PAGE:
The impact of coronavirus has been increasing rapidly. While Congress is still working on a proposal to stimulate the economy, both the federal government and the State of California have announced ways to help people get through this difficult time.
President Trump announced on March 11, 2020 that he would direct the Treasury to “defer tax payments without interest or penalties for certain individuals and businesses who are negatively impacted. On March 17, 2020, Treasury Secretary Steven Mnuchin has announced that certain taxpayers can delay paying their income tax for up to 90-days without incurring late payment penalties and interest for individuals with tax payments up to $1M and corporation with tax payments up to $10M. This income threshold is later removed on March 20 when IRS issued Notice 2020-18 saying payment extension applies to ALL taxpayers regardless of tax due amounts.
IRS has issued Notice 2020-17 saying that the extension of payment due date applies to both 2019 tax due on April 15, 2020 and 2020 first-quarter estimates which is also due on April 15, 2020. IRS has further issued a statement on March 20, granting an extension for filing tax returns to July 15, 2020. IRS also clarified that the filing and payment extensions apply to individuals, trusts, estates, partnerships, corporations, associations, and companies. Taxpayers who are expecting refunds are encouraged to file their income tax returns early.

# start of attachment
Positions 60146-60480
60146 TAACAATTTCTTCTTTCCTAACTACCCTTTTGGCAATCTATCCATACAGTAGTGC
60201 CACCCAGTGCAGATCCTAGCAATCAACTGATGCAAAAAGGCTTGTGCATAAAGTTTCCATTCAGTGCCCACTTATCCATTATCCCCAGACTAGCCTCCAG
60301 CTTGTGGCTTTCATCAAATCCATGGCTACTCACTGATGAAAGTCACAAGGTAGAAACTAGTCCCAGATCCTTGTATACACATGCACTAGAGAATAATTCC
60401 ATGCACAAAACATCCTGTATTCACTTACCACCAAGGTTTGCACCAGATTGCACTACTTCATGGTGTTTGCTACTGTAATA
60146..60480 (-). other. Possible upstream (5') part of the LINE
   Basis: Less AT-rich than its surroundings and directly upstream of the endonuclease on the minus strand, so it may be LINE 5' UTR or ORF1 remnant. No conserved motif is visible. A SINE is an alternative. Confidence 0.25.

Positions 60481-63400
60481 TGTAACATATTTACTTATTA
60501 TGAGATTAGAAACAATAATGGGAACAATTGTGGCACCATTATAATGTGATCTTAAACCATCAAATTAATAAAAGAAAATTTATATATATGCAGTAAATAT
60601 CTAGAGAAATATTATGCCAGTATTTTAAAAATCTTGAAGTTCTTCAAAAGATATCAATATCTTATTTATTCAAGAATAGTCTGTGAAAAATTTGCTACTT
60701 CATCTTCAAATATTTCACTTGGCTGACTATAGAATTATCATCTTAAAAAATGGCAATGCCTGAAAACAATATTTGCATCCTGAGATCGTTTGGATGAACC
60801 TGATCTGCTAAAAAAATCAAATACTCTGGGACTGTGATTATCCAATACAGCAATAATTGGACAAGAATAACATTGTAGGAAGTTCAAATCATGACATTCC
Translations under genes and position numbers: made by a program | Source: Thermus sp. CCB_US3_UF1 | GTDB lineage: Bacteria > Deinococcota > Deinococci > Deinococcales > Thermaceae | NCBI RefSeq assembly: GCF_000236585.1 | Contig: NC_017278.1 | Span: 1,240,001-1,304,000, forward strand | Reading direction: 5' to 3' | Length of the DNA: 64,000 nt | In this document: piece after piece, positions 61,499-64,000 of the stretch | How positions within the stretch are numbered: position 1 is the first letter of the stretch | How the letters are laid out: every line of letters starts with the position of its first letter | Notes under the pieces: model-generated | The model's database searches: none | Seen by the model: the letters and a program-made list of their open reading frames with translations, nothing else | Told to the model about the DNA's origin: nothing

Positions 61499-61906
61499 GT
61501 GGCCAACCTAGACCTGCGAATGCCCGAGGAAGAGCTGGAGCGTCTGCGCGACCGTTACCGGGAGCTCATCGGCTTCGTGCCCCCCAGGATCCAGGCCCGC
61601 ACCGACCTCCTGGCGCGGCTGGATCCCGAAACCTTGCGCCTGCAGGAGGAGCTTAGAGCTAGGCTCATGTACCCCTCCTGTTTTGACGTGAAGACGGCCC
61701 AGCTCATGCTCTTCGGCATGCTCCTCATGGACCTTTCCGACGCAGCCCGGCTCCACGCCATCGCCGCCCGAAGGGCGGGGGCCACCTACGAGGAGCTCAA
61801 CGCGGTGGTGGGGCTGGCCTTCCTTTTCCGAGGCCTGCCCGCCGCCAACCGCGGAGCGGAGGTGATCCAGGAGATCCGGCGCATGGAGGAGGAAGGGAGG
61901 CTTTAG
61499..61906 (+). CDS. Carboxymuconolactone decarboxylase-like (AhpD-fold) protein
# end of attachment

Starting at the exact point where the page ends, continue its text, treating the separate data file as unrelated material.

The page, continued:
Payroll Tax Credit
The Families First Coronavirus Response Act (Act), signed by President Trump on March 18, 2020, mandated employers with more than 50 employees to provide paid sick leave and expanded family and medical leave for COVID-19 related reasons. The Act also created the refundable paid sick leave credit and the paid child care leave credit for eligible employers. Eligible employers are businesses and tax-exempt organizations with fewer than 500 employees that are required to provide emergency paid sick leave and emergency paid family and medical leave under the Act. Eligible employers will be able to claim these credits based on qualifying leave that they provide between the effective date and December 31, 2020. Equivalent credits are available to self-employed individuals based on similar circumstances. Health insurance costs are also included in the credit.
To take immediate advantage of the paid leave credits, businesses can retain and access funds that they would otherwise pay to the IRS for payroll taxes. If those amounts are not sufficient to cover the cost of paid leave, employers can seek an expedited advance from the IRS by submitting a streamlined claim form that will be released next week.
California Governor Gavin Newsom issued a new executive order on March 12, 2020 in response to the COVID-19 pandemic. The executive order granted a 60-day extension for individuals or businesses who are unable to timely file their tax returns or make timely payments as a result of:
- Complying with a state or local public health official’s imposition or
- Recommendation of social distancing measures related to COVID-19.